Healthy babies develop vision, movement, hearing, and other vital functions in part because enzymes clear out fatty protein and other unwanted material that can interfere with growth.
But a baby with Tay-Sachs disease is born without one of those important enzymes, Hexosaminidase A (Hex A). So, as those fatty proteins build up in the brain, they hurt the baby's sight, hearing, movement, and mental development.
A child can only get Tay-Sachs by inheriting it. The genetic trait is relatively common among certain ethnic groups, such as Ashkenazi Jews. Tay-Sachs can be detected before birth, so couples in at-risk ethnic groups who are thinking of having children may want to get a blood test to find out whether their child would be likely to have it.
Each year, about 16 cases of Tay-Sachs are diagnosed in the United States. Although Ashkenazi Jews (Jews of central and eastern European descent) are at the highest risk, it is now also prevalent in non-Jewish populations, including people of French-Canadian/Cajun heritage.
Some people carry the genetic mutation that causes Tay-Sachs, but do not develop the full-blown disease. Among Ashkenazi Jews, 1 in 27 people are carriers; in the general population, 1 in 250 people are.
A child can only have Tay-Sachs disease if both parents are carriers of the gene. When two carriers have a child together, there's a:
Couples who are considering having children — or are already expecting — can get screened for the Tay-Sachs gene with a simple blood test. If both the mother and father carry the Tay-Sachs gene, an obstetrician/gynecologist may refer the couple to a genetic counselor for more information.
Pregnant mothers can have their unborn babies tested for the Hex A deficit that causes Tay-Sachs disease. (If the tests do not detect Hex A, the infant will have Tay-Sachs disease. If the tests do detect Hex A, the infant won't have it.)
Between the 10th and 12th weeks of pregnancy, an expectant mother can get a chorionic villus sampling, or CVS, in which a small sample of the placenta is drawn into a needle or a small tube for analysis.
Between the 15th and 18th weeks of pregnancy, the mother can have an amniocentesis to test for the Tay-Sachs gene. In this test, a needle is inserted into the mother's belly to draw a sample of the amniotic fluid that surrounds the fetus.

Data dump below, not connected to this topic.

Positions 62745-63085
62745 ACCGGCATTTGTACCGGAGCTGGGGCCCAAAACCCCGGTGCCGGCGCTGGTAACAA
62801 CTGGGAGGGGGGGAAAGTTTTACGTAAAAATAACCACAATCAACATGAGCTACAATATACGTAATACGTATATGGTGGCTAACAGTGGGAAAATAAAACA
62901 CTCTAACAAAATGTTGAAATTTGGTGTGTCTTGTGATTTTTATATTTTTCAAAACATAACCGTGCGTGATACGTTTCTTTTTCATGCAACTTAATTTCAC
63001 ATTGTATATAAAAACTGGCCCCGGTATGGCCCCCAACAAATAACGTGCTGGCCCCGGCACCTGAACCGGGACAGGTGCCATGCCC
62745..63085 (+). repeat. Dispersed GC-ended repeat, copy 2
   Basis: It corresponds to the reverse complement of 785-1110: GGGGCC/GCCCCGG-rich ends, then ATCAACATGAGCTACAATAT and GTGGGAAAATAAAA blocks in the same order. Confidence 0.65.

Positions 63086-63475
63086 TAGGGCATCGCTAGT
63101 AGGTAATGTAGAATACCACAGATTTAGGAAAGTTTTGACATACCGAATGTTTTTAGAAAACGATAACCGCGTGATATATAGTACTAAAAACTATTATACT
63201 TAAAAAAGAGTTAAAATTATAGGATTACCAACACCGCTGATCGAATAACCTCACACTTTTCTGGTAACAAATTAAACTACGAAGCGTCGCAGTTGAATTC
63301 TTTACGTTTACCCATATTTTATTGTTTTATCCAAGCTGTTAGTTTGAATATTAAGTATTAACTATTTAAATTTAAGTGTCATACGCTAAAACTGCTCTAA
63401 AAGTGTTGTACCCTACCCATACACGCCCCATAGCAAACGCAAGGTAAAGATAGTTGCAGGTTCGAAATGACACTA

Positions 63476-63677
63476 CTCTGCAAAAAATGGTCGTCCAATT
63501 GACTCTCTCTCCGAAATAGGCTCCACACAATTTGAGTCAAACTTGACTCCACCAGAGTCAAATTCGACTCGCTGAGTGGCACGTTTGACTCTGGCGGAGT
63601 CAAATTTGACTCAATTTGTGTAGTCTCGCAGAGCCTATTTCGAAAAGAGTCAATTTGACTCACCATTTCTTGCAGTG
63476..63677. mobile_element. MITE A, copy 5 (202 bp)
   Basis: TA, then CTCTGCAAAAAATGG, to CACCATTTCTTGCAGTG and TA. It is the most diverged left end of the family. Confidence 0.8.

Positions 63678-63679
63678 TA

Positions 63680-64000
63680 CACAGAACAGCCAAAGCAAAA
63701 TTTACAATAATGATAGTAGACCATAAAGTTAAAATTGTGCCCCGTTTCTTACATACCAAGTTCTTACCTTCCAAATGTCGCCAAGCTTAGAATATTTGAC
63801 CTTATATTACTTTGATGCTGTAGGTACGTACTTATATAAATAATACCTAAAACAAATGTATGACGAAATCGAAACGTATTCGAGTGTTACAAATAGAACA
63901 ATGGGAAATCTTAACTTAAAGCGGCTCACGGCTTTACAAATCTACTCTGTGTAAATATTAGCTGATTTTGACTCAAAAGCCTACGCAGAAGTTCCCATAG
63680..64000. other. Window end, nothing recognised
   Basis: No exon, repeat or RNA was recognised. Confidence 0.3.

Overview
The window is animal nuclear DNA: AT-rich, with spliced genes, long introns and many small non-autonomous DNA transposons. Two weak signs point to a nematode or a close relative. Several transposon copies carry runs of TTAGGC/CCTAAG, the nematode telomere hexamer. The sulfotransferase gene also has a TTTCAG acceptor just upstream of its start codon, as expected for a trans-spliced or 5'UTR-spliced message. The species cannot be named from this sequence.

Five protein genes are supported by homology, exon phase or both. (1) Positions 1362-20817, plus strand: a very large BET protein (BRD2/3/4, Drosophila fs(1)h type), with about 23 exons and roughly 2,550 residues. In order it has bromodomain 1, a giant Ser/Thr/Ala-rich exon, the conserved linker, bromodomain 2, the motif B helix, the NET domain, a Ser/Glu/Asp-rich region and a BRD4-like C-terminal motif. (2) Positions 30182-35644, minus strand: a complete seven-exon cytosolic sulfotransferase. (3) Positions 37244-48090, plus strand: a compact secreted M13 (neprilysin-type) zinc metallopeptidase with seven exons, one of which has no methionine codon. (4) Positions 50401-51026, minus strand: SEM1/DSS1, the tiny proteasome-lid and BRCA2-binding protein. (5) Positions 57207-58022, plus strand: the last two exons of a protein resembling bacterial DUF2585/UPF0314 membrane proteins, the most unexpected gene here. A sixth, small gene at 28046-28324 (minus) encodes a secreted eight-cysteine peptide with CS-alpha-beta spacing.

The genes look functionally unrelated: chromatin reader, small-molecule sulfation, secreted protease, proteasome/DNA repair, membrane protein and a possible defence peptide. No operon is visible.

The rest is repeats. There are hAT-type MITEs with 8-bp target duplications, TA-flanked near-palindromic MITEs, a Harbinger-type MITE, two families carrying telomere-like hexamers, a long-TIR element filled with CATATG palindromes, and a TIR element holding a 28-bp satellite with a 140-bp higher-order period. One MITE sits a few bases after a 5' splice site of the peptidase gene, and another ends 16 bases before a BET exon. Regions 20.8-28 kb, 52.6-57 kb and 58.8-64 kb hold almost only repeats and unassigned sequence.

Kids are usually tested for Tay-Sachs after having hearing, sight, and movement problems. A doctor can identify the disease with a physical exam and blood tests.
A baby born with Tay-Sachs develops normally in the first 3 to 6 months of life. During the next months — or even years — the baby will progressively lose the ability to see, hear, and move. A red spot will develop in the back of the child's eyes. The child will stop smiling, crawling, turning over, and reaching out for things. By the age of 2, the child may have seizures and become completely disabled. Death usually occurs by the time the child is 5 years old.
In rare forms of the disease, a child may have the Hex A enzyme, but not enough of it to prevent developmental problems. In one of these forms, called Juvenile Hex A Deficiency, those problems may not appear until the child is 2 to 5 years old. The disease progresses more slowly, but death usually occurs by the time the child is 15 years old.
In another, milder form of Tay-Sachs, the disease causes muscle weakness and slurred speech, but sight, hearing, and mental capabilities remain intact.
There is no cure for any form of Tay-Sachs disease. But doctors may be able to help a child with Tay-Sachs cope with the symptoms of the disease by prescribing medication to relieve pain, manage seizures, and control muscle spasticity.
Researchers are studying ways to improve treatment for Tay-Sachs disease and screening methods for the disease.
If your child has been diagnosed with Tay-Sachs or both you and your partner are carriers of the gene, talk to your doctor or a genetic counselor about ongoing research. You also might seek support from a group such as the National Tay-Sachs and Allied Diseases Foundation or the March of Dimes Birth Defects Foundation.
Reviewed by: Louis E. Bartoshesky, MD, MPH
Date reviewed: May 2011
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